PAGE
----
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First jobs are learning experiences

by Minden Press-Herald

How many of you remember the full service department stores where one could go in and instantly someone was at your elbow to show you what you needed?

Well, I remember it well because that was my first job in the public sector.

It is interesting to find out what the first jobs were for your friends.

A group of us were discussing first jobs and it was quite enlightening. Among the group were retired nurses, teachers, office workers, jewelry sales clerks, a business owner, stay at home moms, and others. To look back to the time we were 17 or 18 years of age and recall and share what we were doing was quite interesting.

   The full service department store was my first job. Hubby had been invited by Uncle Sam to join him for a couple of years, so I decided I might as well find some kind of part time job to fill my time.

I applied at the department store and as they were familiar with my family as customers, they took a chance on me. I think their intent was to cut down on wages by hiring high school girls or those who were just out of school and had not yet gone into further education .We were part time employees.

I was introduced to the other staff, one of which was a friend from high school. She had worked a while so was promoted to cashier. The rest of us were not allowed to use the cash register till later. Our job was to show the customers around and help them find the item or items they were looking for. If they made a purchase, we filled out a sales slip and took it to the cashier who took the money, rang it up and made change as needed. At the end of the day, the tickets were totaled by the cashier, and the sales had to tally with the money in the register.

Some customers were easy to serve while some were so “picky” you might never find an item they were pleased with. There was one who would be just looking and rarely bought anything. She was well known around town, was always dressed properly with her high heels and hose, with a bit too much makeup.

She came in one day and I was to wait on her. Her goal that day was not to make a purchase, but to try on shoes that did not have high heels. As she tried and groaned with each shoe, she said she never wore anything but high heels. Even her bedroom slippers were high heels and she slipped them on as soon as she got out of bed.

Needless to say, we young girls got a kick out of her, but always hoped someone else was the one to wait on her.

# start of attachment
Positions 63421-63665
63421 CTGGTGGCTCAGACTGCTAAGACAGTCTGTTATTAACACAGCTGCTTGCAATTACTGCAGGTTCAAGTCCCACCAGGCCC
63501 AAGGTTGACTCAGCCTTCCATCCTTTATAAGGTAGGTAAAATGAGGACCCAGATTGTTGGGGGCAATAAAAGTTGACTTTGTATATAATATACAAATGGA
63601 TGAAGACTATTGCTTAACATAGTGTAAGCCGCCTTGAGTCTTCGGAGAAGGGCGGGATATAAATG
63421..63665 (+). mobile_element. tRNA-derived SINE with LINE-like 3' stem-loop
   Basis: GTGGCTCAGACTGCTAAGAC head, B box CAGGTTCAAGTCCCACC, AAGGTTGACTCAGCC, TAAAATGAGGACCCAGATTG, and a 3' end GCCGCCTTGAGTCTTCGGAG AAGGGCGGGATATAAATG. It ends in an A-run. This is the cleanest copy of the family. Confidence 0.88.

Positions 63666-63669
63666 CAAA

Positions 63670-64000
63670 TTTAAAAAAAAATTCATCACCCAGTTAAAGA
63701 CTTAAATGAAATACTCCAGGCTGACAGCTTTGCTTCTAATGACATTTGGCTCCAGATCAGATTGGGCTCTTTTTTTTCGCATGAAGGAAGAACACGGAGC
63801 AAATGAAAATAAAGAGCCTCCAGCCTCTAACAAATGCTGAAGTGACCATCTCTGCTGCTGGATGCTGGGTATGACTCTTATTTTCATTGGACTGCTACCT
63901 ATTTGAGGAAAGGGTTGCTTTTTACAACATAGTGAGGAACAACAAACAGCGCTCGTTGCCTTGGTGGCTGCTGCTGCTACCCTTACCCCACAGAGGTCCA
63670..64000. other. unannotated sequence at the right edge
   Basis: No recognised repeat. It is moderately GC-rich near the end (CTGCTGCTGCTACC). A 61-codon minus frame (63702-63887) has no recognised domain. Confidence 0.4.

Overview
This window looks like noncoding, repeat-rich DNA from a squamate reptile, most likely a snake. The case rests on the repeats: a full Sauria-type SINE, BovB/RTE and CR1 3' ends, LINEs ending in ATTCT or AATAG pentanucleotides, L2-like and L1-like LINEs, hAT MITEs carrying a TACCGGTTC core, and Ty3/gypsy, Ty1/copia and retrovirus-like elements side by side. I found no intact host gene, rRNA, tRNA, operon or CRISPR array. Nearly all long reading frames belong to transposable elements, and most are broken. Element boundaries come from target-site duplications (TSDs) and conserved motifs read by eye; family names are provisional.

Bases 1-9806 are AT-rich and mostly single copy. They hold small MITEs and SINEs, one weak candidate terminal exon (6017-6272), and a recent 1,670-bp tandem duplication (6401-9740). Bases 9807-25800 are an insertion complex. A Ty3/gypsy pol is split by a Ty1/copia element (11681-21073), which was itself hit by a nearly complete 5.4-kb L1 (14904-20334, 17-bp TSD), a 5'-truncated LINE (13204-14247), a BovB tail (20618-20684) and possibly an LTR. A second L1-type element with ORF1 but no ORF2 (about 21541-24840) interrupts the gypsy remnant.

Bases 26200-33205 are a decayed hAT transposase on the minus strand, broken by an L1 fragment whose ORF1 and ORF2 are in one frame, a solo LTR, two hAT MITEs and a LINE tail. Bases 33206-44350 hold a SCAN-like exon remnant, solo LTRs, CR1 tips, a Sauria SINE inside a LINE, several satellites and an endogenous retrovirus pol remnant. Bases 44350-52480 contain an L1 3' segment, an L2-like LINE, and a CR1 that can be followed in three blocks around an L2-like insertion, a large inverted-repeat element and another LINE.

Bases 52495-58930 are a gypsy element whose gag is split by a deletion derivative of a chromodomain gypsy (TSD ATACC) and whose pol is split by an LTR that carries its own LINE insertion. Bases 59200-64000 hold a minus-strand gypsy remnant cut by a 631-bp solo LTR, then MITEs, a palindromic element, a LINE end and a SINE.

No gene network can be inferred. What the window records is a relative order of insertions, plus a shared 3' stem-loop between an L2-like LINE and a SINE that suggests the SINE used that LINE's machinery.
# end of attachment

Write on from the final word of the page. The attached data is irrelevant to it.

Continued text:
After I had been there a while, my friend left to go to business school in Shreveport and I was moved up to part time cashier.

There was one disadvantage to working in the department store. I had an eye on all the new merchandise and was not hesitant to make a purchase. We were given a discount on everything and shoes, with a matching purse, were my weaknesses.

I probably spent as much or more money than I earned, so I decided this was probably not such a good place for me to work.

I soon learned of a full time job opening at a drugstore, so I applied and was hired. Thankfully there wasn’t much in the drugstore to tempt me, except jewelry which I carefully scrutinized and made a few select purchases, again with employee discounts.

My job there was mainly as a waitress in the food bar which served plate lunches as well as sandwiches, snacks, etc. This was truly a learning experience. If the order I turned in came out differently, then guess who got the chewing out. Yes, the customer would let us have it if the orders were not strictly as they placed it.

I worked there until just before Hubby returned from his tour with his uncle, then left to get our little house ready for his homecoming.

After those two learning experiences, I was a stay at home wife and mother until our youngest child started first grade. Then I embarked on a four-year college education and went into the teaching field.

A lot of years and a lot of experiences later, I am now at home, a great grandmother, columnist and satisfied homebody.

A long way from that young seventeen year old  trying to sell items to sometime reluctant buyers.

Fannie Moore lives in Shongaloo and writes on a variety of subjects.

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